"There is a special place in hell for women who don't help each other," said Madeleine Albright during a recent TED talk.
We need to change our vision of what it means to help from something the rich, usually men, do for the poor to something more fluid, more active, and with more room for women and girls of every class and country to take charge of compassion and together we can create a global women's network for change. In our LitWorld Girls Clubs in Harlem, girls meet every week. By connecting to our LitWorld Clubs worldwide, they are each and every one emerging from isolation through words and stories so as to convey to each other a high level of care and intense understanding, across thousands of miles. The women who attend our LitWorld literacy workshops in Liberia come despite walking hours to get there, driven by a powerful desire to impart true education to the younger girls in their communities. "I hated my thumb," one of the participants told me. "It was the only way I knew to write my name, and I was ashamed. I come here to give the young women of my country more than their thumb to say who they are." Women can and must come together for women, if not in actuality then even in spirit. It is this spirit that will finally, ultimately save us all.
We as women, no matter where we live, have an understanding of one another's universal experience, the experience of being a woman. It is uncommonly powerful. I hope that this unique form of solidarity becomes the new defining global narrative for women, for the new women's movement must be global.
"Women's issues are the hardest issues because they often have to do with life and death," Madeline Albright says.
In the last ten years, hundreds of thousands of women have been raped in the Democratic Republic of Congo alone. In an interview on CBS News, Anneka Van Woudenberg, the senior Congo researcher at Human Rights Watch, said: "Rape is now on a daily basis -- rape is the norm... it is a way to ensure that communities accept the power and authority of that particular armed group. This is about showing terror. This is about using it as a weapon of war."
Of sexual violence, Secretary of State Hillary Clinton has said: "It is truly one of mankind's greatest atrocities."
Rape and sexual violence are used not just as weapons of war around the world but as forms of coercion and a way to instill fear and used as bribes for female students in classrooms, a way to severely marginalize and control women, even in non- conflict areas. We must fiercely advocate to governments to take strong, urgent and immediate action to stop these practices.
Two-thirds of the world's illiterate people are women. All across the world, girls are prevented from attending school, not provided the opportunity to go on to secondary school and deprived of safe space while at school by abuse by male teachers and lack of sanitary supplies which would make them comfortable during the time of menstruation. With mobile technology, it would be possible for us to communicate learning and literacy to one another without the bricks and mortar of a classroom. No longer will a girl have to walk a lonely path to school, her heart pounding, worrying that the man by the side of the road will leap out to violate her, as is now so often the case. Let us not assume the school building is a haven of safety. The 21st century affords us innovations that will protect the physical and emotional lives of young women. Let us advocate for access to technology for all girls in every socioeconomic group worldwide. Technology can be lifesaving.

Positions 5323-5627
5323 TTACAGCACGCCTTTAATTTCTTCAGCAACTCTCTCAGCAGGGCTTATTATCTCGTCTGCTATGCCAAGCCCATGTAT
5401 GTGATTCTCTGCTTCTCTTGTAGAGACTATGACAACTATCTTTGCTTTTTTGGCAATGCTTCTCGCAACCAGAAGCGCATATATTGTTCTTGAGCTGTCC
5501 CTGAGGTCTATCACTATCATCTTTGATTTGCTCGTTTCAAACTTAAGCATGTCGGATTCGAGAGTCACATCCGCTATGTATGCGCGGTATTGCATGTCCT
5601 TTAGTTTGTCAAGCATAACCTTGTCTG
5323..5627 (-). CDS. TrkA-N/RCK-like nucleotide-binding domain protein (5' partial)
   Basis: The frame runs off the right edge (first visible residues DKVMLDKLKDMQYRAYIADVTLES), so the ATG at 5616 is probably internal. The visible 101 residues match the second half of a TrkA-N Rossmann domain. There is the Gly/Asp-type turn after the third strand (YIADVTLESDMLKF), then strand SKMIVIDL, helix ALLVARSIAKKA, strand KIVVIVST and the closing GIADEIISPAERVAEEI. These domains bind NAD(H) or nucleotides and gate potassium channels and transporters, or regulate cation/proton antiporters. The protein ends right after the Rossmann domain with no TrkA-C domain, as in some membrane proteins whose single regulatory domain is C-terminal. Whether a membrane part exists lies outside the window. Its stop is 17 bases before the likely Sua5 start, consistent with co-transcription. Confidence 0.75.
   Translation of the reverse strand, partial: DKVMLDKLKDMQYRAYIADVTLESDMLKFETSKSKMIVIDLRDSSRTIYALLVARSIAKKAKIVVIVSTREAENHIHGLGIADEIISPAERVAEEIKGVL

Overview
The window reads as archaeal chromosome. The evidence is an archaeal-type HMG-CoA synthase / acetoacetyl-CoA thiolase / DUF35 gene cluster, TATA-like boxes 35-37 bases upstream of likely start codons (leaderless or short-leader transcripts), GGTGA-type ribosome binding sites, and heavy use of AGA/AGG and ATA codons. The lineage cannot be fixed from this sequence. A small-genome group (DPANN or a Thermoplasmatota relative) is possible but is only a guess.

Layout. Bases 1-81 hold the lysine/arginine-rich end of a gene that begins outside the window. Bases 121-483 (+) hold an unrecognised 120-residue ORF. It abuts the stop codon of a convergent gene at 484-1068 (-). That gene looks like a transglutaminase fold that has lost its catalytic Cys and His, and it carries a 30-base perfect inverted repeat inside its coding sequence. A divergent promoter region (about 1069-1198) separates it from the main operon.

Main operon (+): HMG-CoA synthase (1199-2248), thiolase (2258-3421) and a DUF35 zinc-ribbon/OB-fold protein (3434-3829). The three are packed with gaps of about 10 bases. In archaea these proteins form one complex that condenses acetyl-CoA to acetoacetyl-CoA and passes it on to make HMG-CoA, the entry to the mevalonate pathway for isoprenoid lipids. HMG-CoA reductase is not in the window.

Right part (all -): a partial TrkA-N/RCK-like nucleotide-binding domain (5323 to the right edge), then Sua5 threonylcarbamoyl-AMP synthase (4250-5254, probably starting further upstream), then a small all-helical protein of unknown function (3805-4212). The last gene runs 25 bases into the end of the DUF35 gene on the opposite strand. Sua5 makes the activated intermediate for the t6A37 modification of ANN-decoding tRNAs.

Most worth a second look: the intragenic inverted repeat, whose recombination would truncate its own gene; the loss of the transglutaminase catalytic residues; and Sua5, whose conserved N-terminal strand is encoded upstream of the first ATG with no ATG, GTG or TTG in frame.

But so too can be the profound magic of access to literature. Diana, one of the girls in our LitWorld Girls Club in Kibera, Kenya recently read Charlotte's Web for the first time. "You know what I love about this book?" she told me, "I love that Fern stands up to her father. She wants to save Wilbur and so she reaches up and stops him, even though he's holding that ax. She's not afraid. I've never seen a girl stand up to a man like that before." All girls deserve the right to read, to gain access to books that can change their lives.
According to the World Health Organization, "every minute, at least one woman dies from complications related to pregnancy or childbirth." There is no reason for women to die in childbirth. Access to family planning education, care during pregnancy and after birth and adequate health facilities for high risk pregnant women around the world would eliminate death. Girls who know how to read can access resources to learn how best to care for themselves; words are lifesaving and powerful tools for self protection and self awareness.
Literacy is the human rights issue of our time. Let us advocate for each other to seek the power of words to change worlds.
My daughter Charlotte, age sixteen, participated in a solitary overnight camping trip. She was on a cliff surrounded by pine trees, with a view of the wide gray ocean. She'd wanted to write poetry, but the only thing she felt compelled at that pivotal moment to write in her notebook was: "I am ALIVE I am ALIVE I am ALIVE". She felt the power of herself, out there alone among the trees.
Let us together advocate for girls everywhere so they gain the tools they need to forge the highest cliffs, stand tall with courage, make choices about their bodies, minds and spirits. So that they will live safely, to grow freely. Let us all raise our voices together, for girls and women everywhere:
We are ALIVE. We are ALIVE. We are ALIVE.
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